Some terms are explained here that are found throughout the manual.
This is the transtion point between your entrance and exit in every turn. The apex is the area on the bend where your car touches the most inside part of the curve it is rounding. There are two common modes of apexing in racing. The early apex comes before the geometric apex (the symmetrical point where a curve can be divided), while the late apex comes after.
Before you enter most curves, there is a critical point where you usually use your brakes - sometimes all you have to do is ease up on the throttle. This is what racers commonly call the braking point.
When you are cruising down the track, a small part of each tire is grabbing the road. The small area of rubber touching the asphalt is called the contact patch. As common sense goes, the more tire you have hugging the road, the better your car will handle.
The corner is simply the bend in the road. In the world of racing lingo, it can also refer to the wheel, tire, and suspension parts at each corner of the car.
Downforce is the amount of exertion air pressure has on specific areas of your car. It is measured in pounds.
The point at the exit of a corner (usually a way down the ensuing straight) where the lateral G-forces on the chassis reach zero. In other words, the point where the corner is no longer affecting the chassis.
Gravitational forces are constantly being exerted upon you and the world you live in. At this very instant, gravity is holding you to the earth. But let's forget about the compexities of Newton and Einstein for a minute here. Things, after all, are really simple.
For starters, we measure gravitational forces in a convenient manner. For instance, you are living in a 1 G world, the G-Forces upon this planet.
Racecars are effected by G-Forces. Although you will be racing in 1 G conditions, high speeds create tremendous effects upon cars. One primary cause is responsible for the centripetal and centrifugal forces that effect your car's performance: inertia. This is the tendency of an object to remain in it's given path. When cruising through corners, it is this principle that creates the critical G-Forces that racecar drivers are concerned about.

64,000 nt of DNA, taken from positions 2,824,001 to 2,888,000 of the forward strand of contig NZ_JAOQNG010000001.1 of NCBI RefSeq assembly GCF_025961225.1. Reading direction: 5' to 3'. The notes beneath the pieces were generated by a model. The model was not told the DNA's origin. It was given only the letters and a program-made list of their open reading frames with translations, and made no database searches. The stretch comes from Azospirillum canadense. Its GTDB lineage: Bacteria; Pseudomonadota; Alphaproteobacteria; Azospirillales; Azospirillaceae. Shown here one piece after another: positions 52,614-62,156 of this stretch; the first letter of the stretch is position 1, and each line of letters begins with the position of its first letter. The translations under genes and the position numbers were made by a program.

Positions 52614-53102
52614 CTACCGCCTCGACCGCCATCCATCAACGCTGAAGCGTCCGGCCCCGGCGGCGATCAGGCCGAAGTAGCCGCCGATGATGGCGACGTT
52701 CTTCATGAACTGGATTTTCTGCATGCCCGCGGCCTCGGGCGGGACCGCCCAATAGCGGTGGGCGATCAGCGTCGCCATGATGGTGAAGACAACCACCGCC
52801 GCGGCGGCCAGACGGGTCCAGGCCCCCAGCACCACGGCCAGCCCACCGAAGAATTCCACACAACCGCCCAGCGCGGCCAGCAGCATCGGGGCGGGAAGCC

This is a racing term that refers to the idea path around a track. It is an imaginary line (not the one on the road) that represents the most efficient and fastest way around the course. Every venue has a line. It is the job of the driver to find this ideal path and to utilize it.
We're not talking about the installation of your software here. Loading is part of the racing jargon that refers to the G-Forces (and downforce) exerted upon your car in each turn. For example, when the right front tire of your Viper is carrying most of your car's weight as it enters a left-hand bend, the corner is said to be loaded.
If a car's rear tires are sliding toward the outside of a corner at a quicker rate than the front tires, the car is oversteering. It can be caused by a number of things - from tight rear shocks to just plain ol' driving inexperience.
Another reference to phenomena in the corners. The difference between the direction you are steering and the actual direction your car is traveling is calculated as the slip angle. When racing, high speeds will cause the tires to slip some in the curves. This is illustrated in life and in sim racing with the squealing tires and skid marks. Of course, if you are going to be competitive some sliding is unavoidable. As the great Parnelli Jones once said, "If your car is under control, you're to slow".
The throttle is just another word for the accelerator; they are one and the same thing. A popular phrase within the world of racing is "to breathe the throttle". This is, simply, letting off the throttle momentarily, only to press it again. This motion between your foot and the throttle is called this because of it's obvious similarity to the pressing in and out of air by the lungs.
Part of the three-step process of taking a curve, the turn-in point is the place where you begin turning the wheel into the bend. Think of it as the very opposite of the exit point. Here, you will begin slowing down and entering the curve, whereas with the exit point you step on the gas and enter the straightaway. Often the braking point and turn-in point overlap.
Most pre-corner braking takes place in a straight line. It's just easier to control a Viper that way. Many experienced drivers, however, will brake a tad too late to slow before they turn into the corner. In this instance they will keep a light pressure on the brake (called trail braking) as they enter the corner.
If a car's front tires are sliding towards the outside of a corner at a quicker rate than the rear tires, the car is understeering. It can be caused by a number of things - from soft rear shocks to insufficient downforce at the front of the car.
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